Of the ascent of the Abraxas, in whose godhood the forces of good and evil would be reconciled and free will ended, this is the only known account.
Of the War of All Gods, in which the Abraxas fell, also, this is the sole reckoning available to Earther eyes within the boundary of Sanctuary Rim.
At the centre of this history then is Sanctuary. A spherical speck of existence containing four planets rimmed by a belt of asteroids around a middling yellow star. Altogether unspectacular at a passing glance, Sanctuary, unbeknownst to its native inhabitants, was esteemed as the sacred jewel of the multiverse, for it was the one place in all existence where consciousness could not penetrate inward across the moebius bridge into the probability fields of the quantum vortices.
Few, if any, of the wisest sages in all reality suspected that the being who would become the Abraxas would be born on Sanctuary: the one place where magic did not work.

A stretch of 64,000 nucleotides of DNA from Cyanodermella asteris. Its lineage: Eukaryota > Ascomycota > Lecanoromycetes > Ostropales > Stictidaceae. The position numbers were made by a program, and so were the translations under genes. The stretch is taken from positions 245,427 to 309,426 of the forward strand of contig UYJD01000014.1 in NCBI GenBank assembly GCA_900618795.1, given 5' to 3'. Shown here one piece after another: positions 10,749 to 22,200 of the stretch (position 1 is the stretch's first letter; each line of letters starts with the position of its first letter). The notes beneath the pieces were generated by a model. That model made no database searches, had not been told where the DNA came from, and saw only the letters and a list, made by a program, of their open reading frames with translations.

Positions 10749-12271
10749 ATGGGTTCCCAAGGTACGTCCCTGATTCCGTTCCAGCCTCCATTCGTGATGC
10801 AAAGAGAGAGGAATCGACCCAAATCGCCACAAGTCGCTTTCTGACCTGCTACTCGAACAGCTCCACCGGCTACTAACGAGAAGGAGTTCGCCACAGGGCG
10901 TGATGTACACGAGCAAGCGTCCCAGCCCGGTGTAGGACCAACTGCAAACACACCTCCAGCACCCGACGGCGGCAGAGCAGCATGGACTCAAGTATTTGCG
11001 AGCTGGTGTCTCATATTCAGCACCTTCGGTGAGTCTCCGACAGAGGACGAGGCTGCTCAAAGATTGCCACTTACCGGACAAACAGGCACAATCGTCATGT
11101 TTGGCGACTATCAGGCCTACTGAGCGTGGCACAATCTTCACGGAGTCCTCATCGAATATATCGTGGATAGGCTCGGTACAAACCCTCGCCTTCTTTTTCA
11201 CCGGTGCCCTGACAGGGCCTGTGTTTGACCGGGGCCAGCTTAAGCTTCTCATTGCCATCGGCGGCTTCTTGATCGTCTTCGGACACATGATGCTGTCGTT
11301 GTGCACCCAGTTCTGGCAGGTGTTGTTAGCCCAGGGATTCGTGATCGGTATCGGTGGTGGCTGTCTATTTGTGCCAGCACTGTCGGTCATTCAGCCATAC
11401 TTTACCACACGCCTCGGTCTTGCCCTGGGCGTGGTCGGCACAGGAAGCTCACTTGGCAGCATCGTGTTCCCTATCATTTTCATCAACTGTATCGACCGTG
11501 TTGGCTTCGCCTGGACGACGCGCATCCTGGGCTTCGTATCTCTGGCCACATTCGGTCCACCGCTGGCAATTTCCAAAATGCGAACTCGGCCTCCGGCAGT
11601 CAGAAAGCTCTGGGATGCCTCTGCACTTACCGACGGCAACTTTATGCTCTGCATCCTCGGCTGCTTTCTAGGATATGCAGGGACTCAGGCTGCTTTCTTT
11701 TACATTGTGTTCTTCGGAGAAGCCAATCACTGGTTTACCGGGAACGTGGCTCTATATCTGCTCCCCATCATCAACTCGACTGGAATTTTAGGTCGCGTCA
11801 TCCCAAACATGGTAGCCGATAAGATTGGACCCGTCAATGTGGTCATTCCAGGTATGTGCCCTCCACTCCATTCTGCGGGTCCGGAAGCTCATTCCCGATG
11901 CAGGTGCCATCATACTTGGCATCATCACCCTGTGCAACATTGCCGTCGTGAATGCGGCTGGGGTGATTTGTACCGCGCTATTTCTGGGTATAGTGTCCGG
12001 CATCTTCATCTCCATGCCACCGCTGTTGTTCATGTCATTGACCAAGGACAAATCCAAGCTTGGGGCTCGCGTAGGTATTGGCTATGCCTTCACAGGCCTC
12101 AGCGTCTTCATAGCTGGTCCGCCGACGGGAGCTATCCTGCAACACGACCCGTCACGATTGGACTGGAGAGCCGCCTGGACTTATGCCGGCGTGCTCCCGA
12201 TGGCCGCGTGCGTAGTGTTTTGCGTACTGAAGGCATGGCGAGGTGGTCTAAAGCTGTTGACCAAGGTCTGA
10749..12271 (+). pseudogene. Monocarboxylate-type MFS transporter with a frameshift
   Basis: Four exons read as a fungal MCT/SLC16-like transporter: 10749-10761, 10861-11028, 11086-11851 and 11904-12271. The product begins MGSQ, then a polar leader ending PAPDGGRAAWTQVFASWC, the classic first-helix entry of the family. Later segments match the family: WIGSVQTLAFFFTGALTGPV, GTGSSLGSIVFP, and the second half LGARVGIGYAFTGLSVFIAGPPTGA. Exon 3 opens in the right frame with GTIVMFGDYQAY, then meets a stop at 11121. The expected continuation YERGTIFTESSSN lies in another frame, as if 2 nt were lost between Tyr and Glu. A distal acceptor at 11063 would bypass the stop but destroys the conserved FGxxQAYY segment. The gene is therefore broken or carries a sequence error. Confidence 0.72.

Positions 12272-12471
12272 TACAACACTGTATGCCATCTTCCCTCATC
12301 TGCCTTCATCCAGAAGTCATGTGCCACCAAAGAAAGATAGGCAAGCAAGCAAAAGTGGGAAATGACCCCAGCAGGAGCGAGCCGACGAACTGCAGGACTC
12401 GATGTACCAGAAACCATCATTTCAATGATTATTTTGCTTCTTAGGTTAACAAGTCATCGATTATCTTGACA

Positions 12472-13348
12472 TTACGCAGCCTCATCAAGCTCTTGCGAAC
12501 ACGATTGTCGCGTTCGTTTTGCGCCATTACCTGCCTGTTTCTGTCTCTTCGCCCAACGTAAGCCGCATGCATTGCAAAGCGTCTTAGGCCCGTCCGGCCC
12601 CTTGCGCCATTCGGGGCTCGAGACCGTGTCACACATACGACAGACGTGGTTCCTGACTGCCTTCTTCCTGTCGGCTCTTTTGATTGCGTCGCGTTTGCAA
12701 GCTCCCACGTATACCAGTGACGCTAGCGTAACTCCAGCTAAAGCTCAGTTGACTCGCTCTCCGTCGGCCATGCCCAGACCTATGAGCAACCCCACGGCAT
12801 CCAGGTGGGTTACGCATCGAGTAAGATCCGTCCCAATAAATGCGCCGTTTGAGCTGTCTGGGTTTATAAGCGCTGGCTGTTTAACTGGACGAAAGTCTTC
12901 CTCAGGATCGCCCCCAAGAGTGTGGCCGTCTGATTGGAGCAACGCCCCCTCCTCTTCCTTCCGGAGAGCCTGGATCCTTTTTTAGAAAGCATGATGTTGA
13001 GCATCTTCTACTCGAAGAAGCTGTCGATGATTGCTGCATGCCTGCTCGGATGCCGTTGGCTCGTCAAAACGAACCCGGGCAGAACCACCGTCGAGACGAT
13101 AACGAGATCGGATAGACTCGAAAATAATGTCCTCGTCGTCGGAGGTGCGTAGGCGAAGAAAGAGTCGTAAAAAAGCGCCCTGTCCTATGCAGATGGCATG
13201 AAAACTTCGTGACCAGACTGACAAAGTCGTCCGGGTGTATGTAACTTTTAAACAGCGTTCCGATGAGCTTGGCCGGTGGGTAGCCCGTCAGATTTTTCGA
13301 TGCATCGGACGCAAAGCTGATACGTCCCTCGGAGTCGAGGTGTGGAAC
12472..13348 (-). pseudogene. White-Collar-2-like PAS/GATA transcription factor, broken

And so, on that warm day in June, when Ancaster (Andy) Crowley waded into the river behind his home to cast his first spell, a chill shuddered through the cosmos. And across a distance unfathomable, through the purple mist of the realm between realms, into the ear of one of only a few beings inclined to listen for it, the winds of Limbo whispered the name it was Andy’s destiny to bear…
“All know that the drop merges into the ocean, but few know that the ocean merges into the drop.”
1984 AC SR
There were only a handful of beings in all of existence who didn’t think Andy Crowley was an idiot. Of those beings, roughly half of them knew it was his destiny to become the most powerfully destructive being in the multiverse, and roughly the other half now straddled their bikes at the end of Dave and Ian’s driveway.
“Think of it as two swimming pools,” Andy said. His hands chopped the air emphatically indicating two divergent directions as he shifted on his bicycle seat trying to vanquish the discomfort caused by his wet bathing suit.